Editor’s note: Read more about Flynn’s treatment at the hands of the FBI.
Tuesday, December 18 was supposed to be the day that Michael Flynn, former army general and former national security advisor to President Donald Trump, was sentenced for the alleged crime of lying to the FBI. What transpired at the hearing left just about everyone shaking their heads, though, and Flynn’s fate was postponed until sometime after March 13 of 2019 – the deadline for both defense and prosecution to file a status report.
… the judge appeared to turn on Flynn…
As if the case weren’t sufficiently bewildering, U.S. District Judge Emmet G. Sullivan threw both sides a curveball, it seems. Having already leaned on special counsel Robert Mueller’s team to provide documentation relevant to the January 2017 FBI interview of Flynn, the judge appeared to turn on Flynn himself during the hearing.
Flynn Judge Fumbles
In a display that confounded legal experts, the judge suggested that Flynn might have committed treason and further proposed that the general may have “sold out” his country by acting as the agent of a foreign power while serving in the White House. On both counts, Sullivan was entirely wrong.
As respected Harvard Law School professor Alan Dershowitz points out, the United States Constitution strictly defines the act of treason and nothing Flynn has done comes even close to satisfying that definition. As for the accusation of acting as a foreign agent in the White House, the judge was referring to a contract Flynn’s company had with the Turkish government. Sullivan was forced to walk back his comments, however, after being advised that Flynn had already terminated his business relationship with the Turks before he was named national security advisor.
Sullivan has been less than satisfied with the conduct of both sides in this case. While his true thoughts about the charge against Flynn cannot be definitively stated, it would be fair to say that he may not be at all convinced that Flynn is guilty of the crime for which he faces sentencing. Despite his own guilty plea – which may have been made under the duress of facing much worse legal consequences – Flynn may not have lied to FBI agents at all. Indeed, the agents themselves claimed the general seemed very relaxed and willing to cooperate during his interview, and they further reported detecting no indications that Flynn had attempted to deceive them.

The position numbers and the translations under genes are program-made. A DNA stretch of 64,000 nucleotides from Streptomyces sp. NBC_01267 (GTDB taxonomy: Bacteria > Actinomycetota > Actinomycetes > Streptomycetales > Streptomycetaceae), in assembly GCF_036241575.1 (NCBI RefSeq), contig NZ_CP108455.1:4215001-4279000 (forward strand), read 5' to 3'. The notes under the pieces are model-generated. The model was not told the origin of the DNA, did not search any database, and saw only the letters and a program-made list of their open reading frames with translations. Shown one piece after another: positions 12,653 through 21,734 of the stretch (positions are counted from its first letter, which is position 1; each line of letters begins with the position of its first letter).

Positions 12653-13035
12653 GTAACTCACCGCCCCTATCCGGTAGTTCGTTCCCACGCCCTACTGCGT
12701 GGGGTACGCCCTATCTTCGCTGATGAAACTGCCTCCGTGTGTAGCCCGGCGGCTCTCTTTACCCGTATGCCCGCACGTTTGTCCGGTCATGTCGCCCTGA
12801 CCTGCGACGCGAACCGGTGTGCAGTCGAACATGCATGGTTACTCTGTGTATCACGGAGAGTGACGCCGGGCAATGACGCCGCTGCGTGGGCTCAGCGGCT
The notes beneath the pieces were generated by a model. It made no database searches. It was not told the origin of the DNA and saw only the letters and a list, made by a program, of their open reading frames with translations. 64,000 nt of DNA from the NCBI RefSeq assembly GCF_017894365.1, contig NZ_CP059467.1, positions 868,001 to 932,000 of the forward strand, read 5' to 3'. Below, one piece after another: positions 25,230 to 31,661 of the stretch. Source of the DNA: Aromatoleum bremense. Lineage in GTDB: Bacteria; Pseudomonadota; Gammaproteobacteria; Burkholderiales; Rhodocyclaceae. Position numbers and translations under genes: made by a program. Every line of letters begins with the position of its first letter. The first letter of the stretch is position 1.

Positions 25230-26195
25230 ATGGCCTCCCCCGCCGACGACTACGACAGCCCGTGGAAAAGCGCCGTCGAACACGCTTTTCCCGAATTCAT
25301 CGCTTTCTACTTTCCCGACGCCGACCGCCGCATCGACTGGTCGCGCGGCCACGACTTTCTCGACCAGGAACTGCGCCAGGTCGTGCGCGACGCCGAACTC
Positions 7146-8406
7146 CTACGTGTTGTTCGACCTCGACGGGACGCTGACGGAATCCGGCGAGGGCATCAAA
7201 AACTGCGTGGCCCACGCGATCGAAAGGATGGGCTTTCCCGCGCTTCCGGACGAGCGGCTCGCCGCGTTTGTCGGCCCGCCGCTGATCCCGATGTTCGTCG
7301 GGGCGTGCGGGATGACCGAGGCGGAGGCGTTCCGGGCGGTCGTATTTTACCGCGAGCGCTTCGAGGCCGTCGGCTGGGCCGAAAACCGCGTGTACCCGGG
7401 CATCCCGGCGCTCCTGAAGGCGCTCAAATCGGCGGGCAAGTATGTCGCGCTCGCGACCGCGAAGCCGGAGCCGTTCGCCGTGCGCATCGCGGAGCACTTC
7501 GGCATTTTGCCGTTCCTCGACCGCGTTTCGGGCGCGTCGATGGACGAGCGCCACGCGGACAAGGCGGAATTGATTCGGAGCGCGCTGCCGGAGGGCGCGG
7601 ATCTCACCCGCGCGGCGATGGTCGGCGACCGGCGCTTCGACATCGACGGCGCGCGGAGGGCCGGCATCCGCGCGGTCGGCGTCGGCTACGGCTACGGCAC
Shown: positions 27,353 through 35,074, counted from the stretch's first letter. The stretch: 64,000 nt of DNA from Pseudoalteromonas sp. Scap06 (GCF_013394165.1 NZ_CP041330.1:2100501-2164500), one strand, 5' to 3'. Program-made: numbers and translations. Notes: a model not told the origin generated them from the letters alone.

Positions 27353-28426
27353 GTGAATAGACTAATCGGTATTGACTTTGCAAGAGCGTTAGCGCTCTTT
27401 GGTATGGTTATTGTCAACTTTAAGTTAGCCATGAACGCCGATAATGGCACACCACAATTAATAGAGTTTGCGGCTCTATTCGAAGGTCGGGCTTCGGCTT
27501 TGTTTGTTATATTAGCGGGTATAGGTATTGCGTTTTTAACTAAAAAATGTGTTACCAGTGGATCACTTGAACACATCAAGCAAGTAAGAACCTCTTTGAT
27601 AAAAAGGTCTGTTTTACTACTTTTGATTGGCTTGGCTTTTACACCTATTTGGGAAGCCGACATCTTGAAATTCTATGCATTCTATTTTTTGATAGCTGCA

Former FBI Director James Comey himself told a congressional hearing that Flynn would likely not be charged for lying to the agents. Only after he was fired did Comey say his agents thought Flynn had lied to them – which, in itself, is another in a string of lies the disgraced director has told Congress and the American people.
It may also be that Sullivan was frustrated that Flynn did not withdraw his guilty plea, even after his legal team raised objections to the way FBI officials had allegedly sought to dissuade the general from bringing an attorney in on his original interview.
Whatever the motive for the somewhat unprecedented and improper performance, the Flynn case could now end in a number of different ways. It could eventually be decided by a different judge, it could still be thrown out altogether, or Flynn could be sentenced and have his legal team appeal. Additionally, of course, the president could pardon his former advisor. It is possible that Sullivan himself is merely giving Mueller’s case against Flynn enough time to unravel all by itself.
However it turns out, the general will likely never see the inside of a federal prison cell and, if he does, it will be for a very short period of time. The damage to his career, reputation, and family, on the other hand, will have a far deeper and longer-lasting effect. When all is said and done, then, the majority of Americans will be left wondering if it was worth all the time and taxpayer money that Robert Mueller and his band of hot-shot prosecutors spent on it.